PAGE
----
Consumer confidence slumped in January as concerns about personal finances and the UK’s economic outlook heightened.
Shoppers’ sentiment towards the British economy over the next 12 months tumbled to its lowest level in more than seven years, falling to -39, according to the GfK consumer confidence Index. This was a 15-point drop year on year.
The slump contributed to a fall in overall consumer confidence, which declined by five points compared to January 2018, falling to -14.
Consumers’ confidence in their personal financial situation in the year ahead fell five points year on year to +1, though that was a two-point improvement on December 2018.
Shoppers’ views of their personal finances over the past 12 months edged up one point year on year to zero, while their outlook on the UK economy over the same period slipped six points to -35.
Despite their concerns, consumers were more willing to spend on big-ticket items. GfK’s major purchases index edged up one point year on year but rose five points compared to November, defying the lingering political and economic uncertainty.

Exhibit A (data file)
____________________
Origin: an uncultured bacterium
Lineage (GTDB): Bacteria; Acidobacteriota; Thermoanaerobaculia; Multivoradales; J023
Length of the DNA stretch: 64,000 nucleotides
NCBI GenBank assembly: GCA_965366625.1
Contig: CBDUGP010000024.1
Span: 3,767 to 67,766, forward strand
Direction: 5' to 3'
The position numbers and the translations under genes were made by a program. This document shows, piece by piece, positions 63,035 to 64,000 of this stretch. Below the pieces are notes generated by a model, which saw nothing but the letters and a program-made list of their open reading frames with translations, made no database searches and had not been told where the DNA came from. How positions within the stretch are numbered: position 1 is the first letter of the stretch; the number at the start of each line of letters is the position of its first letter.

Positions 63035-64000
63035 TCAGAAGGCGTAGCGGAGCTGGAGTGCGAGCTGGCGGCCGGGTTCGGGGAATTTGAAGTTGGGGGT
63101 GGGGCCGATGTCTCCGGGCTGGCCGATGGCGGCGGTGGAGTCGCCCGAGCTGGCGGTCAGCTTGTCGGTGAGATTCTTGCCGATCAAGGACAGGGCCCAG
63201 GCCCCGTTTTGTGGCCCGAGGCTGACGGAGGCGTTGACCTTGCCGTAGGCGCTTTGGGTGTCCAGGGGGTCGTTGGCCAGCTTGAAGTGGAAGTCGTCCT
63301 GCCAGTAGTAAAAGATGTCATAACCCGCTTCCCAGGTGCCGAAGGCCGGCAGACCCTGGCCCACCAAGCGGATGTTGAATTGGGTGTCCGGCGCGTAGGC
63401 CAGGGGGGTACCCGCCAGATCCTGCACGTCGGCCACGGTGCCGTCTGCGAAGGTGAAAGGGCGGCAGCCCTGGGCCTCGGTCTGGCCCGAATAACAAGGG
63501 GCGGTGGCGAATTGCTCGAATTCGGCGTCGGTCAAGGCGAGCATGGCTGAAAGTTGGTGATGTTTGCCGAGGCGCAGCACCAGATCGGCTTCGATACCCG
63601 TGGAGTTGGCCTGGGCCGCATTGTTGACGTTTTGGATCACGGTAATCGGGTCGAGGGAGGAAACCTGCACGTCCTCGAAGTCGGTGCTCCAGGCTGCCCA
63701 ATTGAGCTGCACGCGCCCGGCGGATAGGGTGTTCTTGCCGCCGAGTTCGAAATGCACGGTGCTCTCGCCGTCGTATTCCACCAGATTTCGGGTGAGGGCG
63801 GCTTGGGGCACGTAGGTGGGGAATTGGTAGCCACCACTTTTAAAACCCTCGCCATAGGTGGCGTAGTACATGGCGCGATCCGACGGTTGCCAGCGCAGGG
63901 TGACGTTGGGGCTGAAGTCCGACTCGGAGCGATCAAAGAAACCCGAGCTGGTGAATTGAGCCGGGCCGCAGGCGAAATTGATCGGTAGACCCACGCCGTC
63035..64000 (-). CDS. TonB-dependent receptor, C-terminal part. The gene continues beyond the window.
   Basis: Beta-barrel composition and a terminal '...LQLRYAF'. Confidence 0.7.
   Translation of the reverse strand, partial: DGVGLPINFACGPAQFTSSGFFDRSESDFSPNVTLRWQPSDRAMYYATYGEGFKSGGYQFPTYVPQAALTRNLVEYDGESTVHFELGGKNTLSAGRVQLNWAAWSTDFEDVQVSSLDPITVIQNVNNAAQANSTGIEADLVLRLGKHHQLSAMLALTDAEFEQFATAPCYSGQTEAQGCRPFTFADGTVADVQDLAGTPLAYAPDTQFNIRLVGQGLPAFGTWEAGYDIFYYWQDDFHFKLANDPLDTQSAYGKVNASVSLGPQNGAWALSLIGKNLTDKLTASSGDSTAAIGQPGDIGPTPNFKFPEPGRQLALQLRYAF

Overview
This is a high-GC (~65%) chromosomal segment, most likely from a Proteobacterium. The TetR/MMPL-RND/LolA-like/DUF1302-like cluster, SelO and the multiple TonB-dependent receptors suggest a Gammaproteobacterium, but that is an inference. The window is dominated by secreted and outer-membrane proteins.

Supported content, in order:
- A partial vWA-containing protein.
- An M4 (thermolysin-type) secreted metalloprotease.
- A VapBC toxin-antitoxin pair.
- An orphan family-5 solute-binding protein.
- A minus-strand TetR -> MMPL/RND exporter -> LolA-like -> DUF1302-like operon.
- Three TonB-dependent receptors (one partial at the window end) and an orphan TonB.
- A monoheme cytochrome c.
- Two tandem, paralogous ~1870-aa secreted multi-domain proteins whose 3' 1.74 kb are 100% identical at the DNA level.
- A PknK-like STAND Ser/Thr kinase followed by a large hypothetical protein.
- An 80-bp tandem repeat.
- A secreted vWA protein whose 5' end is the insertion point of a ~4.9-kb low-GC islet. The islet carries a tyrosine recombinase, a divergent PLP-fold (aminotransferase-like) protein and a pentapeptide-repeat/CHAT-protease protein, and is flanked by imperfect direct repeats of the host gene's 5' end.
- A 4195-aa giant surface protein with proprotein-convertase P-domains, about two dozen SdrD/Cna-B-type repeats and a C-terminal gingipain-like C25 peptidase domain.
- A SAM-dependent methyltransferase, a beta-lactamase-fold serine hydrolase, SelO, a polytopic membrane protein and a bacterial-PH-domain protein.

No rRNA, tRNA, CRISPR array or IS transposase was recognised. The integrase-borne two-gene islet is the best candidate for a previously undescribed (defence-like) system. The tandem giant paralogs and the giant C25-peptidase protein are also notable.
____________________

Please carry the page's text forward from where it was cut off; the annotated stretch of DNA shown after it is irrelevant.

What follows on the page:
GfK client strategy director Joe Staton said consumers were “stuck” in a “wait-and-see holding pattern in the face of political chaos in Westminster”.
He added: “Although we’re feeling slightly more confident about our personal finances – thanks to the effect of strong employment, low interest and inflation rates, and rising household incomes – concerns about the wider economic prospects for the country continue to weigh and depress the overall index score.”
Staton said fears over the UK’s general economic situation were driven by the fact that “consumers, companies and corporations thrive on certainty, which is in short supply just two months before the planned date for the UK’s EU exit”.
He added that the next few months “promise to be turbulent for the consumer” and suggested their outlook on the UK economy could drop further still.